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Fetal alcohol spectrum disorders: Prevention, identification, and intervention

Walker, Deborah S. PhD, CNM, FACNM, FAAN; Edwards, Wanda E.R. DNP, PMHCNS-BC, NP; Herrington, Carolyn PhD, NNP-BC, CLC

doi: 10.1097/01.NPR.0000488709.67444.92
Feature: PRENATAL CARE

Abstract: Fetal alcohol spectrum disorders (FASD) remain a common cause of intellectual disability in infants and children, with an estimated incidence of 9.1 out of every 1,000 U.S. live births. This article discusses methods for identifying and assisting women who consume alcohol prenatally and referring infants and children with FASD for intervention.

Deborah S. Walker is an associate professor at Wayne State University, College of Nursing, Detroit, Mich.

Wanda E.R. Edwards is a clinical instructor at Wayne State University, College of Nursing, Detroit, Mich.

Carolyn Herrington is an assistant clinical professor at Wayne State University, College of Nursing, Detroit, Mich.

The authors and planners have disclosed that they have no financial relationships related to this article.

Figure

Figure

Fetal alcohol spectrum disorders (FASD) describe a group of conditions seen in individuals who experienced prenatal alcohol exposure (PAE). FASD remain one of the most common causes of intellectual disability, with an estimated incidence of 9.1 out of every 1,000 live births in the United States.1 FASD, along with the most severe form, fetal alcohol syndrome (FAS), has serious and long-term consequences for infants, families, and communities. No known safe limits currently exist for maternal alcohol consumption during pregnancy.1-3

Although the public has been warned about the risks of birth defects related to PAE since mandatory labeling of alcoholic products began in 1988, alcohol use during pregnancy continues; therefore, identifying pregnant women who consume alcohol remains an important clinical and public health issue.4,5

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Alcohol consumption during pregnancy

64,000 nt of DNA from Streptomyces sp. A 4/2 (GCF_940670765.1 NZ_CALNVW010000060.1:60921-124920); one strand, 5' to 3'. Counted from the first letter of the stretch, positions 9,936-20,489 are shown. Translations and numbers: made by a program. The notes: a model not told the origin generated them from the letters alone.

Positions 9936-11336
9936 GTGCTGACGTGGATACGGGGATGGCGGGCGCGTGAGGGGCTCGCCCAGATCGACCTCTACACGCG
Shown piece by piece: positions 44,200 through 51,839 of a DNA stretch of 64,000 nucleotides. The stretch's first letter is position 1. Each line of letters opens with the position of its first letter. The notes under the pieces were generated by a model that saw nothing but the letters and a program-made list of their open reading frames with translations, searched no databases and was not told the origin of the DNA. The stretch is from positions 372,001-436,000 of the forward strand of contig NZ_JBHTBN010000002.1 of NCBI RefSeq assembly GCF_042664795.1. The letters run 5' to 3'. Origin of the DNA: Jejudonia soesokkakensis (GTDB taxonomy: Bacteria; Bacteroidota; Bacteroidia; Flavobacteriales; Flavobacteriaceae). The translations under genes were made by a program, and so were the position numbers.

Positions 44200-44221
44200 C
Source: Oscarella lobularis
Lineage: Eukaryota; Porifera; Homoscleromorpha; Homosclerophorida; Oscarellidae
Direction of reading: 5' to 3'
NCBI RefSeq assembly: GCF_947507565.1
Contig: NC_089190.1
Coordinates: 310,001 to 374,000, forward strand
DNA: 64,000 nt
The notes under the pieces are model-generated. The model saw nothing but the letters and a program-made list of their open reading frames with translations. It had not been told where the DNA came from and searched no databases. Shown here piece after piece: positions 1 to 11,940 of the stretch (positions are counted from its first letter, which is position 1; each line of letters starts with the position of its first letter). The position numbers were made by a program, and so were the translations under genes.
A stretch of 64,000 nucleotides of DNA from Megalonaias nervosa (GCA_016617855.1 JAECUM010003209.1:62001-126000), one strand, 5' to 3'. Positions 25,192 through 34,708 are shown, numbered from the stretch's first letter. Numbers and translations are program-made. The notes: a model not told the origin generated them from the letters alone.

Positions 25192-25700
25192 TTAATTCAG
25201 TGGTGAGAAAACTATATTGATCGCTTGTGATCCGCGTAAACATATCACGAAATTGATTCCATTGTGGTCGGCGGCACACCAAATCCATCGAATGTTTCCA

The National Institute on Drug Abuse indicates that alcohol consumption during pregnancy ranges from 17% (ages 15 to 17) to 10% (ages 26 to 44).6 The National Survey on Drug Abuse and Health reported one in eight pregnant women ages 15 to 44 admitted to drinking alcohol during their pregnancies.7 The CDC reports that alcohol consumption among women of reproductive age (18 to 44) ranges from 25.2% in Utah to 69.6% in Washington, D.C.8

The effects of PAE in the infant and child can be difficult to detect because the signs and symptoms can vary significantly. Identifying those with FASD is challenging in part due to insufficient information on maternal drinking risks.9,10 Individuals at greatest risk for having a child with FASD are sexually active, reproductive-age women who consume alcohol.11

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Etiology/pathophysiology

The exact etiology of the characteristics seen in children with PAE remains under investigation and is confounded by covariables of tobacco use, poor maternal nutrition, poverty, and poor prenatal care. It is known that alcohol is a teratogen that freely crosses the placenta and may interfere with fetal development, which causes FASD. The pattern of alcohol consumption—higher amount, faster rate, and/or greater frequency—is the key teratogenic factor.12

Once alcohol crosses the placenta, it enters the fetal circulation. Research has shown that fetal blood alcohol levels vary significantly, from one-third to twice that of the mother's blood alcohol level.13 Fetal blood alcohol exposure is compounded by the immaturity of the fetal liver, compromising the ability of the fetus to metabolize alcohol. In addition, nonmetabolized alcohol is excreted into the amniotic fluid via fetal lungs and urine and is available for reingestion as the fetus swallows amniotic fluid.13 This extends the anticipated exposure period significantly.